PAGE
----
Meet Maria and Alonzo. These engaging children in Mérida have asthma and need prescription medication to manage their symptoms. Without treatment, they could face a life-threatening asthma attack at any time. They have difficulty breathing daily, and learning is hard because they don’t get enough quality sleep. Their families live in extreme poverty, and cannot afford the necessary medicine. But you can change their future.
At New Hope Foundation, supported by PHF medical donations, asthma and other lung conditions pose significant challenges to many children. With loving care, medical treatment, and prayer, they are given an opportunity to thrive.
Arel is one boy who refuses to let the medical conditions he was born with slow him down. He’s four years old, has an adorable personality, and has already been through much. Whenever his lungs begin to wheeze, he takes his medicine and treatments like a champ. We are so thankful we have these days to care for him. Please pray for Arel today and celebrate all the children around the world who have asthma and other conditions affecting the lungs. Please also pray that he can be adopted into a loving family.
In 1925, the World Conference on Child Welfare was held in Geneva. One outcome of the conference was the creation of International Children’s Day, which is celebrated in many countries throughout the world. Mexico began celebrating Children’s Day, El Dia de Los Niños annually on April 30 in 1925. On Children’s Day, the focus is on the children and making them feel special. As a result, school is typically canceled, and many special events occur.
China also celebrates Children’s Day, but they celebrate on June 1, along with many communist or post-communist countries. While PHF had orphans living on campus, the children would perform for invited guests. A catered lunch would follow, and then the highlight of the day: an all-campus water fight.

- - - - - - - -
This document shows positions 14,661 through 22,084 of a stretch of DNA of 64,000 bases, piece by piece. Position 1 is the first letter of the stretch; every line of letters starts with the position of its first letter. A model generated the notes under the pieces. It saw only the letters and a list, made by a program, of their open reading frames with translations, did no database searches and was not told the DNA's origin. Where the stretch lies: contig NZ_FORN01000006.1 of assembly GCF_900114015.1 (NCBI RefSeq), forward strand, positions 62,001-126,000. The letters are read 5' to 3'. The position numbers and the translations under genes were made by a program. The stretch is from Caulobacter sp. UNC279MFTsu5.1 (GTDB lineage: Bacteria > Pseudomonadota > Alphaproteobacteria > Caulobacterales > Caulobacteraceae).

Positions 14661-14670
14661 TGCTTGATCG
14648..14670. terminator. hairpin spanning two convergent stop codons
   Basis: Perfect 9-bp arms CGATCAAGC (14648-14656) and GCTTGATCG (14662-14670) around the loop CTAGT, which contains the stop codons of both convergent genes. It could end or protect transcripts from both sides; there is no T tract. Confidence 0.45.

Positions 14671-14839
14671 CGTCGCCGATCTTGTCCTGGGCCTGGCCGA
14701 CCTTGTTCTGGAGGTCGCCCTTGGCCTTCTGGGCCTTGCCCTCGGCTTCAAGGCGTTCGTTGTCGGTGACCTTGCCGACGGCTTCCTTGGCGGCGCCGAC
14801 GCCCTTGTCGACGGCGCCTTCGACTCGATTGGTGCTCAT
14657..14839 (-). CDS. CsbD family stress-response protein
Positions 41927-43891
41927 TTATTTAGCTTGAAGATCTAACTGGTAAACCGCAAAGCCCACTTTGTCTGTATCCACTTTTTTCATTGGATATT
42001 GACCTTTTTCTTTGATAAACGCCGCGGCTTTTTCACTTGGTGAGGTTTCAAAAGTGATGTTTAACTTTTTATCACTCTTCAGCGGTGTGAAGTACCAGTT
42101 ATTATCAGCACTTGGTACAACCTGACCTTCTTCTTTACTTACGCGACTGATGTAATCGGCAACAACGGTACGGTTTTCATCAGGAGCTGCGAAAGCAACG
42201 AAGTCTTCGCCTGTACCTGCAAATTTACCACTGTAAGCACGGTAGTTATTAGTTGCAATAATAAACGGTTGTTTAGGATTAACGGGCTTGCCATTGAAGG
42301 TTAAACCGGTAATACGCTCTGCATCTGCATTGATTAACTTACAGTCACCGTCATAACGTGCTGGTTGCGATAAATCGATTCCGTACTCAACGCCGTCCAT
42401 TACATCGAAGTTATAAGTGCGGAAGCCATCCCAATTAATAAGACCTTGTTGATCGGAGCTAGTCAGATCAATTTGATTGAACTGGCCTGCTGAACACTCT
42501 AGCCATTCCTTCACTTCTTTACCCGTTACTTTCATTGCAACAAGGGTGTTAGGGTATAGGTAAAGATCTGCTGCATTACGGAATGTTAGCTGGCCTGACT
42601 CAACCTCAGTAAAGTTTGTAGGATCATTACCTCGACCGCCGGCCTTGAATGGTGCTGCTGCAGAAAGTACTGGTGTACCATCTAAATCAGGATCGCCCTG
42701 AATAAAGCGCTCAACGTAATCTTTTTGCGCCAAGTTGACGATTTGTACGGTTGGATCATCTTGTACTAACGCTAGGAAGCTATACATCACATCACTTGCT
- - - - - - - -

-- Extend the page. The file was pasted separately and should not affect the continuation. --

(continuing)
Like many charitable organizations in Mexico, our friends at Red de Ciudadanos de Mérida are hosting five outdoor festivals in the city’s poorest regions to celebrate children. Each festival will have live music and shows to entertain the children and their families. The children will each receive a small toy from taking home. Your donations through Philip Hayden Foundation will provide a healthy meal for each of the children – and we are expecting 3500 children! Your contributions are bringing hope to children and their families.
Cinco de Mayo
Did you know that Cinco de Mayo is NOT Mexican Independence Day? In fact, May 5 is the anniversary of Mexico’s victory over the French at the Battle of Puebla in 1862. This battle was a morale booster for Mexico but was not decisive in Mexico’s fight for independence.
Cinco de Mayo is far more popular in the US than in Mexico and is now associated with celebrating Mexican-American culture. The first celebrations began in 1863 in California and became popular in other regions of the US in the 1940s. By 2006, there were more than 150 official Cinco de Mayo events. Local events may have street festivals, parades, or simply serve Mexican food. As you celebrate Cinco de Mayo this year, would you remember the vulnerable children and families PHF assists in Mexico?